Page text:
Maputo — The Mozambican government has spent at least 23 million rands (about 1.6 million US dollars) in payments to a South African law firm in its attempts to ensure that former Finance Minister Manuel Chang is extradited, not to the United States, but to Mozambique, according to a report by the anti-corruption NGO, the Centre for Public Integrity (CIP).
Chang was detained at Johannesburg International Airport in late December 2018 on the basis of an international arrest warrant issued by the US authorities. The US prosecutors want Chang to face trial in a New York court on charges of conspiracy to commit money laundering, wire fraud and securities fraud, arising from the scandal of Mozambique's "hidden debts".
The prosecutors invoked the extradition treaty between South Africa and the US. Weeks after Chang's detention, the Mozambican Attorney-General's Office also applied for Chang's extradition - even though there is no extradition treaty between the two countries, it was argued that the case can be covered by a protocol of the Southern African Development Community (SADC).
In July 2019, the PGR hired the company Mabunda Incorporated Attorneys-at-Law to handle the Chang case. The contract with Mabunda, valid for a year, was signed on 30 July, and involved the immediate payment of three million rands, according to the invoice, now published by CIP.
The immediate goal of the PGR was to contest the appeal by South African Justice Minister Ronald Lamola against the decision of his predecessor, Michael Matsupha, to extradite Chang to Mozambique.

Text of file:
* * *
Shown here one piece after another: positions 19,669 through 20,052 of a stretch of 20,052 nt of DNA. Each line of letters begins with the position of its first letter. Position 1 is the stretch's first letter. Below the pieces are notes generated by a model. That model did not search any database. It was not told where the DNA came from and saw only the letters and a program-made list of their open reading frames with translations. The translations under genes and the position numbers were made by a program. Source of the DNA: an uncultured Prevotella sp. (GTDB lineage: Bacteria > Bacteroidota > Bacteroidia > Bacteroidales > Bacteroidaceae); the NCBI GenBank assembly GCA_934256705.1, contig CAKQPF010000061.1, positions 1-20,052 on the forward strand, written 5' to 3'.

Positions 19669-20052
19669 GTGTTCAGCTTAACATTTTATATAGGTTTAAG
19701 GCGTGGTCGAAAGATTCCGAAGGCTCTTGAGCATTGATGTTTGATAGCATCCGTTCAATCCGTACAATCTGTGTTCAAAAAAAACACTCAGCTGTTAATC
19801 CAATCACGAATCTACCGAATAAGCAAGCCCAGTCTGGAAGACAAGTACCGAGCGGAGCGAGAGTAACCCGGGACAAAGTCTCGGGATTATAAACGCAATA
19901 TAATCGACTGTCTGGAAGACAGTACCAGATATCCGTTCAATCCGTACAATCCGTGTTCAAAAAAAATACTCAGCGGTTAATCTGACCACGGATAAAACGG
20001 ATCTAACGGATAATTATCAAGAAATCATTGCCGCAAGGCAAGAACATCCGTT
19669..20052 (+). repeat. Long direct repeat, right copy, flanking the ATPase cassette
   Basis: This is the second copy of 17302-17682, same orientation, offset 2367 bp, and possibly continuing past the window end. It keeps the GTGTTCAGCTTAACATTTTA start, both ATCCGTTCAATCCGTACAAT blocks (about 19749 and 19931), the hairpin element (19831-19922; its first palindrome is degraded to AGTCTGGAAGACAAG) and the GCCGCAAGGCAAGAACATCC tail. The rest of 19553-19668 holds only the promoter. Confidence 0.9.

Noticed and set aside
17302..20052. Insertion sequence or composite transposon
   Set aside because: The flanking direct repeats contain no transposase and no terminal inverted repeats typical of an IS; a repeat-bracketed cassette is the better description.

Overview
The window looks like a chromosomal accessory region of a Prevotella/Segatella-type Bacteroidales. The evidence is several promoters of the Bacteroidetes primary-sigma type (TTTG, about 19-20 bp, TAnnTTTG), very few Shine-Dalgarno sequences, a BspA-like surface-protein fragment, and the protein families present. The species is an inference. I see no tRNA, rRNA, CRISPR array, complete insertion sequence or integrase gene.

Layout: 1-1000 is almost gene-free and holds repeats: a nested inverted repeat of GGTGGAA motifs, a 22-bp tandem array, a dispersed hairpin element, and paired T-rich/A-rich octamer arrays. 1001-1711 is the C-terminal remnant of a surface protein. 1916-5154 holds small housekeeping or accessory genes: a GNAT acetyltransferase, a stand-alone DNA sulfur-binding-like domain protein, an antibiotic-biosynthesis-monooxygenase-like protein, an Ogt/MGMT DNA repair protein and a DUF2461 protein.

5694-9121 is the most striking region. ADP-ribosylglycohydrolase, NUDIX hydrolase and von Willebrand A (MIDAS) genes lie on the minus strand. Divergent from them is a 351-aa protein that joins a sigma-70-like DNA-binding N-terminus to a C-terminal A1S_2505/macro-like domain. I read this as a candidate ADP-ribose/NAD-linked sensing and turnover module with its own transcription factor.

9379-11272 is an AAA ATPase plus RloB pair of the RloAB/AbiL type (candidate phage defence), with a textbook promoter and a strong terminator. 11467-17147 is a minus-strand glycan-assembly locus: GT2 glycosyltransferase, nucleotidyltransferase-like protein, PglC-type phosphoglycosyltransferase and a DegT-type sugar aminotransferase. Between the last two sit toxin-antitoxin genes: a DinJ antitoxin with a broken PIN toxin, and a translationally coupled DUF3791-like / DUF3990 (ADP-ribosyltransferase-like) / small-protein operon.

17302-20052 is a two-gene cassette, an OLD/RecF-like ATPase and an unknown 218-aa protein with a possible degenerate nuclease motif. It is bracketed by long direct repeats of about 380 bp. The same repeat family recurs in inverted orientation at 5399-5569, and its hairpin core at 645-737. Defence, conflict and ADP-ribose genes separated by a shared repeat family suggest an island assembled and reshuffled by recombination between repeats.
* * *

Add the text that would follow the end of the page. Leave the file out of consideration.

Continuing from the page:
On 21 May, his last day in office, Matsupha, who had been appointed by President Jacob Zuma, decided to extradite Chang to Mozambique. But Lamola, an appointee of the new South African President, Cyril Ramaphosa, sought to overturn Matsupha's decision, describing it as irrational and unlawful.
Mabunda, and Chang's own lawyers, attempted unsuccessfully to persuade the High Court in Johannesburg that Matsupha took the right decision and that Chang should indeed be returned to Mozambique.
This move failed and Lamola won his appeal. The High Court quashed Matsupha's decision. This does not guarantee that Chang will be sent to the US. The decision lies in Lamola's hands, and there remain avenues of appeal.
Acting as a Friend of the Court, a prominent South African NGO, the Helen Suzman Foundation told the judges that Lamola was correct to seek a review because South Africa is constitutionally obliged to ensure the effective prosecution of corruption even if the offence occurs outside of its borders.
No decision is likely before February - and in the meantime, the PGR has to pay more fees to Mabunda. On 19 December, Mabunda informed the PGR that to contest the decision of the High Court, two appeals must be made - one to the Higher Appeals Court, seeking leave to appeal, and one to the Constitutional Court.
The PGR must pay ten million rands for each appeal, thus pushing the total spent on the case so far to 23 million rands.
The PGR accepted the price and on 22 December asked the National Directorate of Public Accounts to transfer the funds to Mabunda's account.
CIP has always opposed the government's attempts to bring Chang back to Maputo, and believes he should first stand trial in the US, although he could later be tried in Mozambique as well. CIP fears that extraditing Chang to Mozambique would be an attempt to prevent him from revealing further details about the hidden debts.
CIP urges the government to drop its opposition to extraditing Chang to the US. Instead, "it should concentrate its efforts on recovering the assets which the accused in the case, includimng Manuel Chang, illicitly obtained".